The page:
Teng[wang]ge gao feng [Lofty Scenery at the Pavillion of Prince Teng] shows a famous pavilion at the Gan river in Xinjian county that has its origins in the early Tang dynasty and was immortalized in a poem by Wang Bo (AD 649-76), depicted as a building with curved roofs on a terrace overlooking a river with many sailing and rowing boats, guarded on the other side by crenellated walls.
Xuting yan liu [Misty Willows at the Xu Pavilion], a site in Jiujiang depicting two impressive buildings with double roofs with curved-up eaves connected by a multi-arched bridge with an island with small houses among dense willow trees, the white-washed gate to the bridge inscribed ...longqiao [... Dragon Bridge], two fishermen in their boats with their nets lowered to one side and a smaller one-hump bridge to the other side next to crenellated walls partly hidden by clouds.
Baihua chun xiao [Spring Dawn at Hundred Flowers], shows Baihua Island in East Lake in Nanchang, famous for a garden laid out there by a Song dynasty (AD 960-1279) scholar, and depicts people crossing a large green, where a pailou (ceremonial arch) has been erected, one man with a shoulder pole, another with a staff, one on a mule followed by an attendant with an umbrella, a walled compound with willows beyond identified as Donghu Shuyuan [East Lake College], further buildings built into the water, connected by a dyke with further willows that leads to a small walled compound with a commemorative stele, with a ferryboat and many fishing boats surrounding the island, some with lowered nets.
Shangqing sheng jing [Scenic Spot of Shangqing] renders a Daoist temple devoted to Shangqing, one of the 'Three Pure Ones' in Guixi county, its multi-coloured roofs nestled among dramatic steep blue-green cliffs and surrounded by clouds, with the path leading over a bridge past a figure of a seated stone lion on a pedestal, through a ceremonial arch up broad steps to a front gate inscribed Shangqinggong ['Shangqing Palace'], with people in boats travelling along a river nearby and a waterfall rushing down from a rock face opposite.
Magu xian tan [Altar of the Immortal Magu], depicts the altar of the Daoist Immortal Magu on Mount Magu in Nancheng, with a temple hall built to overhang steep rocky cliffs, partly hidden among clouds, next to a waterfall, another further down, visible through a large circular 'gateway' formed by a natural rock formation, and a third building high up on a platform with a vista onto steep cloud-enveloped hills, with pines in the valley and a red sun in the sky.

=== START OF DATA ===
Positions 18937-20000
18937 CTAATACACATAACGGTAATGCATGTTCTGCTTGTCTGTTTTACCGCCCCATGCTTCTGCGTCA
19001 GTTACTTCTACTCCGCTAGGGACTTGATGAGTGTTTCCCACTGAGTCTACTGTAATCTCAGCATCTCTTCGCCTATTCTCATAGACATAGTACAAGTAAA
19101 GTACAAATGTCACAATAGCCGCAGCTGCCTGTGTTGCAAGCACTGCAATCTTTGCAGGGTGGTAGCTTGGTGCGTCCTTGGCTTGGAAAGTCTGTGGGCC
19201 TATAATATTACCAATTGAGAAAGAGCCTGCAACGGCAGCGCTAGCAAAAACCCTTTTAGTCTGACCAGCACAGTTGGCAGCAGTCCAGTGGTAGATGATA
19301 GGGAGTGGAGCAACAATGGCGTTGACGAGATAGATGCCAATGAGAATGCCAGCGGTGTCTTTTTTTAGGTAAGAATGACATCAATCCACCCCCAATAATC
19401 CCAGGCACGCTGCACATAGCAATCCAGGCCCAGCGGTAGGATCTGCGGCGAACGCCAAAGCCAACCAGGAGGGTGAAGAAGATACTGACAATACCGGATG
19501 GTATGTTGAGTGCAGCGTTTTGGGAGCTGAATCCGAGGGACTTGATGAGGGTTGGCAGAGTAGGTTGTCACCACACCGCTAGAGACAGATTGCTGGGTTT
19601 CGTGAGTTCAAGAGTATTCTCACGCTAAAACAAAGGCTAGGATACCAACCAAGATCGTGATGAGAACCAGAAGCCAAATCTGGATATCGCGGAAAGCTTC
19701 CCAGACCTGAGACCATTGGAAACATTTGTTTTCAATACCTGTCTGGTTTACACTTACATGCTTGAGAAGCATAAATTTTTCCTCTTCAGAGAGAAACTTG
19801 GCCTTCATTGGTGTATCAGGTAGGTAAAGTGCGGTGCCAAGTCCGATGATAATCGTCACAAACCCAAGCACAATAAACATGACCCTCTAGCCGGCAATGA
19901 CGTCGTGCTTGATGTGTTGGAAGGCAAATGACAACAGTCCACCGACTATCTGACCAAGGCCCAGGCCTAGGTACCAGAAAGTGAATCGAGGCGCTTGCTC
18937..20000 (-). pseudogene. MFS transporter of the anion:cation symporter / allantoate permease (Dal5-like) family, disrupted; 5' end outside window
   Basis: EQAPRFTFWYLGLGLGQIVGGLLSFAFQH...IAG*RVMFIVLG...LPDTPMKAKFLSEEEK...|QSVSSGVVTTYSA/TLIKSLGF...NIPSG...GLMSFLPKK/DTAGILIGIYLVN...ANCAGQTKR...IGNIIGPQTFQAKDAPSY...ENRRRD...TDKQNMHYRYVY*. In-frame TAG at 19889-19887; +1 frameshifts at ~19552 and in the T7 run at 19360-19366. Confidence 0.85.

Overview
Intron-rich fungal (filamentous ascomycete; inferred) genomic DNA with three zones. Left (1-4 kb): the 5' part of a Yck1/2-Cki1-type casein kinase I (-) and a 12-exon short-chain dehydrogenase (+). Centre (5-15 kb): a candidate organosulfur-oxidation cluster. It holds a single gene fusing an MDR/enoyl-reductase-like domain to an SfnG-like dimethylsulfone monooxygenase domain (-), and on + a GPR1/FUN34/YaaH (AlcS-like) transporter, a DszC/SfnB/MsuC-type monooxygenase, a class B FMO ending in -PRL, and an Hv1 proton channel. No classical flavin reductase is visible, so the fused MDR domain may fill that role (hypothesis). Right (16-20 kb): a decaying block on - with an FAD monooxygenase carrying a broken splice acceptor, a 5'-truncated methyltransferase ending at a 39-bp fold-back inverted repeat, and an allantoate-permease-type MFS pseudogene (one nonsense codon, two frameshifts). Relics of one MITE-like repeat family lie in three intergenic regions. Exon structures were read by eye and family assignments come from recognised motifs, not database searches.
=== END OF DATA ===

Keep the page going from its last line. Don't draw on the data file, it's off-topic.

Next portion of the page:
Lushan pubu [Lushan Waterfall] depicts a dramatic waterfall near Poyang Lake among steep blue-green mountains, with a thatched hut below, a pagoda and temple building to one side and further temple halls among pine trees high up in the blue-green mountains, with people climbing up the steep stone steps.
Xishan die cui [Layers of Kingfisher Blue in the Western Mountains] shows the mountainous landscape of Xishan, southwest of Nanchang, with the waterfall, crossed by a covered walkway, continuing as a winding stream with a bridge in the foreground and group of buildings behind a wall with a triple gateway further away, inscribed with a temple name.
Yuling ji xue [Snow Piling up on Yu Mountain Range] is the title of a snowy landscape in Dayu, also known as Meiling [Prunus Blossom Mountain Range], showing people crossing snow-covered mountain ranges on mules or on foot, the roofs of a tall gateway and other buildings laden with snow, and overall red-flowering prunus and evergreen trees lending colour.
Nanpu fei yun [Nanpu Flying Clouds], a scenic spot southwest of Nanchang, also described by the Tang poet Wang Bo, shows a lakeside view with a tall pagoda and other buildings in the foreground, islets with pavilions among willow trees at the other shore and fishing boats dotted about on the water.
This set depicts famous scenic spots of the region around Jingdezhen in Jiangxi province, where the bowls were made. The different scenes are outstanding in their dramatic composition, quality of the painting and the range of enamel colours. Geng Baochang mentions as characteristic of the Jiaqing reign finely potted and painted porcelains decorated with ten famous views of various areas, such as Ten Views of West Lake, in Hangzhou, Ten Views of Changjiang, the Yangzi River, Ten Views of Lushan, a mountain in Jiangxi, and Ten Views of Dongting, a lake in Hunan; see Geng Baochang, Ming Qing ciqi jianding [Appraisal of Ming and Qing porcelain], Hong Kong, 1993, p. 293.
This set appears, however, to be unique and similar complete sets of ten bowls do not appear to have been otherwise published; a single Jiaqing bowl inscribed Magu xian tan, from the collection of Yokogawa Tamisuke is included in Tōkyo Kokuritsu Hakubutsukan zuhan mokuroku: Chūgoku tōji hen/Illustrated Catalogues of Tokyo National Museum: Chinese Ceramics, Tokyo, 1988-90, vol. 2, no. 672; another inscribed Shangqing sheng jing in the Weishaupt collection is illustrated in Gunhild Avitabile, Vom Schatz der Drachen/From the Dragon's Treasure: Chinesisches Porzellan des 19. und 20. Jahrhunderts aus der Sammlung Weishaupt/Chinese Porcelain from the 19th and 20th Centuries in the Weishaupt Collection, London, 1987, cat. no. 20.
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